Geographical Issues in Australia
79 views | +0 today
Follow
Your new post is loading...
Your new post is loading...
Scooped by Hannah Rizzo
Scoop.it!

Queensland land-clearing plan gets go-ahead

Queensland land-clearing plan gets go-ahead | Geographical Issues in Australia | Scoop.it
A controversial plan to allow Queensland farmers to clear their own land as they see fit is a rubber stamp from reality.
Hannah Rizzo's insight:

This article is about the new plans that will allow farmers in Queensland to clear their own land, and reflects the ecological and spatial dimensions of land management in the area. This has quickly become a controversial issue, as while the plans would provide benefits to farmers, it would destroy important wildlife habitats, which could lead to the extinction of several plant and animal species, as well as increase greenhouse emissions, which has angered green groups.

more...
Megan and Hillary's curator insight, October 3, 2013 1:30 PM

This article falls in the economic category because itattacking about how Queensland farmers are clearing their land.

Scooped by Hannah Rizzo
Scoop.it!

NSW 'failing' on air quality standards

NSW 'failing' on air quality standards | Geographical Issues in Australia | Scoop.it
As the NSW government praises itself for meeting four of six national standards for clean air, an environmental group warns the state faces an alarming future.
Hannah Rizzo's insight:

This article explores the ecological and spatial dimensions of air quality in Australia, particuarly in New South Wales, which according to a recent air quality assessment is now 'poor', with several air quality standards reguarly being exceeded due to pollution from public transport.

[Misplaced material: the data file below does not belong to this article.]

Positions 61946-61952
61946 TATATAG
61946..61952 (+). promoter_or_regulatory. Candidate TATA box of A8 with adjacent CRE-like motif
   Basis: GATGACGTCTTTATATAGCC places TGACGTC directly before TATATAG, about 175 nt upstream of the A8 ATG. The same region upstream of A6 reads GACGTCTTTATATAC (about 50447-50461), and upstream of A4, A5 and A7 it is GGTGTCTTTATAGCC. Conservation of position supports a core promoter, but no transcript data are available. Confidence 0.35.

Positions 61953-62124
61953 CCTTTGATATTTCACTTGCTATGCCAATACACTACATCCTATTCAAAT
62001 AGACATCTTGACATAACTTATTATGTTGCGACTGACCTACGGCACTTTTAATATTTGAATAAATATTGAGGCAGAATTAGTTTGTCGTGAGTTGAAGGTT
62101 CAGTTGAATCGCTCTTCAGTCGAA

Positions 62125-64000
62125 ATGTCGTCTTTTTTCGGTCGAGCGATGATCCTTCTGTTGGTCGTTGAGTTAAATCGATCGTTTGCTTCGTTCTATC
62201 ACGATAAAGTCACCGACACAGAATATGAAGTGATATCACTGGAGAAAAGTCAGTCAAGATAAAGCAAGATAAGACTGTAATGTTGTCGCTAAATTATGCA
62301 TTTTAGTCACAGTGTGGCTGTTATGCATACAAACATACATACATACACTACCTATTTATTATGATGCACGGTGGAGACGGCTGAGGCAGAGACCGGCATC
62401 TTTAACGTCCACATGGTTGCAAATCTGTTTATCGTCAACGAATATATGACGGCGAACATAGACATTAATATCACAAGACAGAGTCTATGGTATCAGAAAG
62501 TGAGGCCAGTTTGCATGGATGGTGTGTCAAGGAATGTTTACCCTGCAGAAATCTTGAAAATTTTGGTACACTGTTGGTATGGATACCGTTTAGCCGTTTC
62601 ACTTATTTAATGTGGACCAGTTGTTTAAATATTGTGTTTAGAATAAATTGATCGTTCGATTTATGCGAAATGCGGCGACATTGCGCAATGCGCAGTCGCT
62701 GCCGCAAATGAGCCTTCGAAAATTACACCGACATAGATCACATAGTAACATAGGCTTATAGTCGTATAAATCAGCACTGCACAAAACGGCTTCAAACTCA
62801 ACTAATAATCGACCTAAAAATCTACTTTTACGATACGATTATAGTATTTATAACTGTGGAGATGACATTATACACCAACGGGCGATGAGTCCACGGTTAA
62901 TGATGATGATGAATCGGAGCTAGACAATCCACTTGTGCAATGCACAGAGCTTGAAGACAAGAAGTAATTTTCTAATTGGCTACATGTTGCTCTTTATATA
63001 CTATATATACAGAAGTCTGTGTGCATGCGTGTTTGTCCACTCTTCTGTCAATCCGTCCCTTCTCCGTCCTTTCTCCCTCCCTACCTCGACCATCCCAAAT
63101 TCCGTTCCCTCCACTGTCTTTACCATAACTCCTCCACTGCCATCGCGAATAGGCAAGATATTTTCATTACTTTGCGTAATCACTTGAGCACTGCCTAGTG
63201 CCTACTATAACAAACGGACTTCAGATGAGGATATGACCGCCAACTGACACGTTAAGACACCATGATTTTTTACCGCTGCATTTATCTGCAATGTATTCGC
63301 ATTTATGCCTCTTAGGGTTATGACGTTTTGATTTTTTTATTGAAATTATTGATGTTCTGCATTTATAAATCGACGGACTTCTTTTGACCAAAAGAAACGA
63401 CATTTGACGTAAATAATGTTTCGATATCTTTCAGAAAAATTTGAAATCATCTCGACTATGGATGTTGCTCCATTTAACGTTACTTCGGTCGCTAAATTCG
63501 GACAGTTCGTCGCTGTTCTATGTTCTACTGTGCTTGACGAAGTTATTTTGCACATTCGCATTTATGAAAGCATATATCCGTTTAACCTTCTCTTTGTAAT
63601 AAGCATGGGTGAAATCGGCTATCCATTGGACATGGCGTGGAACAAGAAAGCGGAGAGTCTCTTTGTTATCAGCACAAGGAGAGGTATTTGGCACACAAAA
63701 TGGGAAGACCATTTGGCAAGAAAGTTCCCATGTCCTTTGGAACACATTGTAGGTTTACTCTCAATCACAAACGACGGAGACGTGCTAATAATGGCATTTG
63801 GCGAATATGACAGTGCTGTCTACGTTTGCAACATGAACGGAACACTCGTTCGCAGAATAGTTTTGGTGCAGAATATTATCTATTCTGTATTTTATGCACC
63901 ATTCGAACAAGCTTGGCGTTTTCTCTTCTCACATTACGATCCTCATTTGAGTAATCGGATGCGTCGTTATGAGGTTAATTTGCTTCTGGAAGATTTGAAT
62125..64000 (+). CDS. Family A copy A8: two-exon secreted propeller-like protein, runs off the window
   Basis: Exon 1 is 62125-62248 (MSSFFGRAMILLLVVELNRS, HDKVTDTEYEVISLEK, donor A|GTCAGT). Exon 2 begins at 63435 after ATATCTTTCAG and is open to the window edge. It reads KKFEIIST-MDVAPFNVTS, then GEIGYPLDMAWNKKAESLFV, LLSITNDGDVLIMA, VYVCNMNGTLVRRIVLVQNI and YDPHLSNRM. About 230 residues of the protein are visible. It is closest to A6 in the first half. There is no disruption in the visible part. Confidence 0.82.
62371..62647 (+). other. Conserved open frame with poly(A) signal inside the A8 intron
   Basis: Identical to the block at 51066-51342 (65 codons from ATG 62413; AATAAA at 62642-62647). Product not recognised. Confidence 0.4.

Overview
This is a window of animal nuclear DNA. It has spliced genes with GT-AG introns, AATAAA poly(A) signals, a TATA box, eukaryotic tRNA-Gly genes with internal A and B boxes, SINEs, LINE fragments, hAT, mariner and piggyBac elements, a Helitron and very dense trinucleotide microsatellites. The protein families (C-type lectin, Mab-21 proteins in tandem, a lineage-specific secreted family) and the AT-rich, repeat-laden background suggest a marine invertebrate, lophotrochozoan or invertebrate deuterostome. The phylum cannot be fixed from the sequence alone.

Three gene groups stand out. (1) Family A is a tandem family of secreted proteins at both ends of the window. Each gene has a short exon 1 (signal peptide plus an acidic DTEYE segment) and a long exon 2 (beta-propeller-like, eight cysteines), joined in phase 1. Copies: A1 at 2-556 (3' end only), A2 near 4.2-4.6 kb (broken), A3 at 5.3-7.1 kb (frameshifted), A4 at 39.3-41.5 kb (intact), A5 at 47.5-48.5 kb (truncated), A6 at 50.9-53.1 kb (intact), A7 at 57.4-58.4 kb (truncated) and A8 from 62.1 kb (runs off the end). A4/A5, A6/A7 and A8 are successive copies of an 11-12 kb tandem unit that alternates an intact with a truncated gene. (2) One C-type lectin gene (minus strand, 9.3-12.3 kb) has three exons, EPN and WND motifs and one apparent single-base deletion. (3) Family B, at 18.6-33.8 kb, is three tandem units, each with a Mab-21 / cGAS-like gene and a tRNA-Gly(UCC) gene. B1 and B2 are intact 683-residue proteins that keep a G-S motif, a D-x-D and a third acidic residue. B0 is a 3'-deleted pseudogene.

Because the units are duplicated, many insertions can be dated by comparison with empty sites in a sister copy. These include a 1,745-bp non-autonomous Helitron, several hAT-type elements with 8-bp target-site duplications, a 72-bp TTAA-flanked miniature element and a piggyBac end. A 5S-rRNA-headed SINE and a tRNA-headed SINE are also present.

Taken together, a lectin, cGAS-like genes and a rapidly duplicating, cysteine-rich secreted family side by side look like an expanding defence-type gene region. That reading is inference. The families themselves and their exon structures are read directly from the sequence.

more...
No comment yet.
Scooped by Hannah Rizzo
Scoop.it!

Urban growth takes heavy toll on native animals

Urban growth takes heavy toll on native animals | Geographical Issues in Australia | Scoop.it
Eight koalas have been hit by cars in the past month near the town of Gisborne, 10 kilometres north-west of the Melbourne boundary.
Hannah Rizzo's insight:

This article explores the ecological and spatial dimensions of urban growth in Melbourne, which due to population increase has been spreading beyond the official urban growth boundary into the natural habitats of native Australian animals, and resulted in the injury of animals such as koalas.

more...
Lauren Fiedler's comment, July 23, 2013 11:53 PM
Urban growth and developmental spread into bush areas that are habitat for native Australian animals has caused rates of injuries and fatalities to koalas to rise higher than ever. This article reflects the ecological dimensions of spacial inequality in relation to Australia's population growth and spread of housing to accommodate for these figures.
KaitlynandSydney's curator insight, December 18, 2013 8:54 PM

This goes under the geography catagory for Australia because it explains how the urbanization is effecting the way that the native animals live and how some are being driven out of their land

Chris Costa's curator insight, December 1, 2015 4:36 PM

As urban population centers expand in junction with our ever-increasing overall population, humans are altering the geographical landscape to a degree previously unseen in our development. While geography still reigns supreme over mankind, we are increasingly finding cracks in her armor, and we're finding that our tampering with the outside world has disastrous effects for the very things we hope to preserve- our planet and her wildlife. This is especially true for Australia, which has some of the most unique wildlife on the planet as a result of its separation from much of the rest of the world. The article talks about the increasing threat motorists pose to native wildlife, particularly koalas, which often find themselves on roads as they migrate between trees. Other species are also coming under threat, as is the Great Barrier Reef, as I discussed in my review of another ScoopIt article. While the Australian government as agreed to pour a significant amount of its resources towards conservation efforts, the effects of said efforts have yet to be seen, with more and more species disappearing from Australia- and the world, for that matter- everyday. What may seem like an isolated incident of motor accidents is actually indicative of a worldwide problem; we are killing the planet, and we're now unsure if we're ever going to be able to really save it. I don't know either, but I believe that it is up to all of us to do everything in our power to try.